Data journalism and information visualization is a burgeoning field. Every week, Between the Spreadsheets will analyze, interrogate, and explore emerging work in this area. Between the Spreadsheets is brought to you by CJR and Columbia’s Tow Center for Digital Journalism.
Numbers have always informed reporting. But in the last couple of years, the appetite for big data, coupled with a willingness to experiment with how to present this information, has led to an eruption of visualized narratives and rich data explorations. Advances in multimedia have given rise to new opportunities for displaying these pieces, especially online.
As a consequence, media organizations are growing their interactive departments, and journalism schools are adapting curricula to incorporate computer science courses. Columbia University Graduate School of Journalism, for example, is now in its second year of offering a dual degree in computer science and journalism.
If sports are a statistician’s dirtiest fantasy, then the Olympics are the ultimate playing ground for the datarazzi. Among the bickering and backbiting about logistics, budget, organization, and badminton, London 2012 has had another impact: giving news outlets their own podium from which to showcase excellent examples of data journalism.
One of the main things that makes something excellent in the data visualization world is whether a user can decipher the numbers immediately upon opening the infographic.
The New York Times both succeeds at creating this sort of clear data journalism and dominates in the aesthetic category. This sophisticated race interactive overlays graphics with narration to walk the user through the history of the 100 meter race. Its production harnesses the drama of filmmaking by following a clear narrative arc tracing the history of medalists from Usain Bolt back to the 1896 winners. Using graphics designed to replicate a racetrack, the animation pans out to show a line of racers; interspersed archived photographs contextualize and put a human face to the numbers.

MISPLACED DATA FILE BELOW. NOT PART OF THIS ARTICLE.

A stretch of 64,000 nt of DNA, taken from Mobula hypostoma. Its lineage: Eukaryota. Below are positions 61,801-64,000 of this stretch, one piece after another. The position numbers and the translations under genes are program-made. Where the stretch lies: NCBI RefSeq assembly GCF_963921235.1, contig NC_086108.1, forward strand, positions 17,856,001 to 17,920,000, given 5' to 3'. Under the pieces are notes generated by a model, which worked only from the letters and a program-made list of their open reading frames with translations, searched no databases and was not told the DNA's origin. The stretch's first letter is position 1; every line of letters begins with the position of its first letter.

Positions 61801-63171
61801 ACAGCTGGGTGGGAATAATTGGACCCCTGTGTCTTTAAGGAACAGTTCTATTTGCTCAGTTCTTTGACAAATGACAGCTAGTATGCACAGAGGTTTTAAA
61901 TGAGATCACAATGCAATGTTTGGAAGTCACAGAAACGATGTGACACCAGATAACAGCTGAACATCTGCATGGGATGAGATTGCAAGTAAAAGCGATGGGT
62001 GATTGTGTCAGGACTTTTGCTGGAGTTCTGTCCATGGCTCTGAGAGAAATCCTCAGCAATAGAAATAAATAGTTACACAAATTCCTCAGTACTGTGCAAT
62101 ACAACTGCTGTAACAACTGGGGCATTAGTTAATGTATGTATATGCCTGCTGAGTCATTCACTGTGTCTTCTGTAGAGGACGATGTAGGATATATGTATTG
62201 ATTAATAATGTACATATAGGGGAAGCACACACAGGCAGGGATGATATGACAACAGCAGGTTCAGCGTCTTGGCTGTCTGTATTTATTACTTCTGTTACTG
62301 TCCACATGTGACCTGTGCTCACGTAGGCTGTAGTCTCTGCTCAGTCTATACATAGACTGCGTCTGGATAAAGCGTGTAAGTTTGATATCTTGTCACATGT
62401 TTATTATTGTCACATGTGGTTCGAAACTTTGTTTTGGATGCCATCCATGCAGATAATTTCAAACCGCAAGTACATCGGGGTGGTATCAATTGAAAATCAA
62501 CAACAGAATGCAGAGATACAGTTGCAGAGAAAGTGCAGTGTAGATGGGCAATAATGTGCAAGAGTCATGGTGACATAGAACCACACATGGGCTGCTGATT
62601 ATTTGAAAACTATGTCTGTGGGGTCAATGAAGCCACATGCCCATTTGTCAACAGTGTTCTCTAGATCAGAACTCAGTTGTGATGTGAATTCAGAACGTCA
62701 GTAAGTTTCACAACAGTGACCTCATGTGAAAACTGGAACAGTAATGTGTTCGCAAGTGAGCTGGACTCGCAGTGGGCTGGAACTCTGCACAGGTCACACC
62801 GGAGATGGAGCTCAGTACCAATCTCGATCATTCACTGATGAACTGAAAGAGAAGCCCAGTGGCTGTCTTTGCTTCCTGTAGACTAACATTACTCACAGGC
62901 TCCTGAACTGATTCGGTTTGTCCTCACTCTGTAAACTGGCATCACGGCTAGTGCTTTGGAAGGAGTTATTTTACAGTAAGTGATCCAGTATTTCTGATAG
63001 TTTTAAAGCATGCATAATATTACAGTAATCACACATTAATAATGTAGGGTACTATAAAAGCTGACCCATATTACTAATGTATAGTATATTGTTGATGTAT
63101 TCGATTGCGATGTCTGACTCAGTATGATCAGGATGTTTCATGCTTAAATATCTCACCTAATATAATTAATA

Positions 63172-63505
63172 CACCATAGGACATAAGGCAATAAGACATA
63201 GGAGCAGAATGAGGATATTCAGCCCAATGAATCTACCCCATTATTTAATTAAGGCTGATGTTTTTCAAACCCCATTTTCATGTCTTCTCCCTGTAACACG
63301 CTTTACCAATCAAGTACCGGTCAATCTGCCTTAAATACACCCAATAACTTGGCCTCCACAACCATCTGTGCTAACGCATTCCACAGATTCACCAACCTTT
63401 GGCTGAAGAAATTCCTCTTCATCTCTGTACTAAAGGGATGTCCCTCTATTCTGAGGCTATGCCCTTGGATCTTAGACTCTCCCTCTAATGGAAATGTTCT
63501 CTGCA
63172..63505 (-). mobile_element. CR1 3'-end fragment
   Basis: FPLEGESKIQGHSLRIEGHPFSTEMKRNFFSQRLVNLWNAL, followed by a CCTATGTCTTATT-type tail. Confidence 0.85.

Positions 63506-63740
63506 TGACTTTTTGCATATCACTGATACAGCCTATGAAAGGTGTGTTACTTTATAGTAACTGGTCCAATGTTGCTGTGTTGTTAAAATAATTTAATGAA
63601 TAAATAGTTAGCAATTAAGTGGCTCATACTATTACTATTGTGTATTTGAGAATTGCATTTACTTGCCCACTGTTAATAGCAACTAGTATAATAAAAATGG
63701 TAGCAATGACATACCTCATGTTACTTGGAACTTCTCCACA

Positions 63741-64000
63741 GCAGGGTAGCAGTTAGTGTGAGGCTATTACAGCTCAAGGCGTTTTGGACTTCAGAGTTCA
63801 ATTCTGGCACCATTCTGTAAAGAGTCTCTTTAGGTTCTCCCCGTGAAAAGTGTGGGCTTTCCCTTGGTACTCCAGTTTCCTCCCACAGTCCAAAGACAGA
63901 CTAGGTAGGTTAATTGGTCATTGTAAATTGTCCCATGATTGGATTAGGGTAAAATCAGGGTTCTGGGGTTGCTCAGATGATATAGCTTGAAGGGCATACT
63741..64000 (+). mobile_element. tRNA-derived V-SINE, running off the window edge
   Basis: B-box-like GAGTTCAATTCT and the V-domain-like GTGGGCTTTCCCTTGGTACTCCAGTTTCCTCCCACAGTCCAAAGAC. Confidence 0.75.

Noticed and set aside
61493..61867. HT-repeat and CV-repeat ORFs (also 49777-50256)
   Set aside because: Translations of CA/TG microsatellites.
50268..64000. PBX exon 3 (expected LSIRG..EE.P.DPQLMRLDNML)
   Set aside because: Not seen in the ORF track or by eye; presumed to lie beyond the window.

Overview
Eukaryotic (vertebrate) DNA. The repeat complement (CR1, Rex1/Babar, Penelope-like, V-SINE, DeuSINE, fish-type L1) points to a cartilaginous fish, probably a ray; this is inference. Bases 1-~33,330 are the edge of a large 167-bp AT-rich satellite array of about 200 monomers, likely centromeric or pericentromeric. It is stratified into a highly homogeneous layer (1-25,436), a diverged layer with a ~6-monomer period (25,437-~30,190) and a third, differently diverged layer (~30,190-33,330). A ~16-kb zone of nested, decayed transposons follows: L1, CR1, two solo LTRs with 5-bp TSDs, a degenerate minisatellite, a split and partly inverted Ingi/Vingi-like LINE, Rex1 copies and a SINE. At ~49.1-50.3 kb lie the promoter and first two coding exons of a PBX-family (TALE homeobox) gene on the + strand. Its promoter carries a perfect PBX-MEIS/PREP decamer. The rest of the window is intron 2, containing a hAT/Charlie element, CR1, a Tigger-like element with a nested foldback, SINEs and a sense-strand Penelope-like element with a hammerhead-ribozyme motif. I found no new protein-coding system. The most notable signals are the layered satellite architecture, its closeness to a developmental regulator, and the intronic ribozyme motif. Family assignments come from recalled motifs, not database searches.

Behind the bells and whistles, however, it’s just a simple plot graph. Andy Kirk, editor of Visualizing Data, produced a similar but less fancy graph version of race improvements—much of data journalism’s success is in helping readers look at old numbers in new and interesting ways.
Just like the sprinters, data visualizations have improved on their personal bests since the last summer games. This year’s New York Times medal counter is a rehash of the 2008 version. But the new incarnation has been tweaked—only slightly, as the previous version was already pretty involved—to give a more comprehensive breakdown of which countries won what medal in a given category, whereas four years ago a straightforward list of medals sat beneath the bubble chart. Users can click to see medal counts from every Olympics; the circles are arranged by the country’s geographical location and sized according to how many medals were won, and links take you to individual games’ pages.
But as far as data visualization of Olympic results goes, The Guardian’s Data Blog, one of the first serious forays into embedding data into the news agenda—is in a class of its own. The newspaper (at which Tow Center’s Anna Codrea-Rado and Emily Bell have been employed) worked with the Royal Statistical Society and researchers at Imperial College London to devise an index that takes into account factors such as GDP, population, and team size, and the results are published in a simple table. The ‘reporting,’ as understood in a more traditional sense, is work done to ask what do the numbers mean. Just because counting medals puts China on the number one spot doesn’t necessarily mean China is the top performing country. When adjusted for GDP—which takes into account the cost of training athletes as well as population size because cost grows relative to it—Grenada takes the top spot. Jamaica and Mongolia follow, while China comes in at 44th and the United States 55th.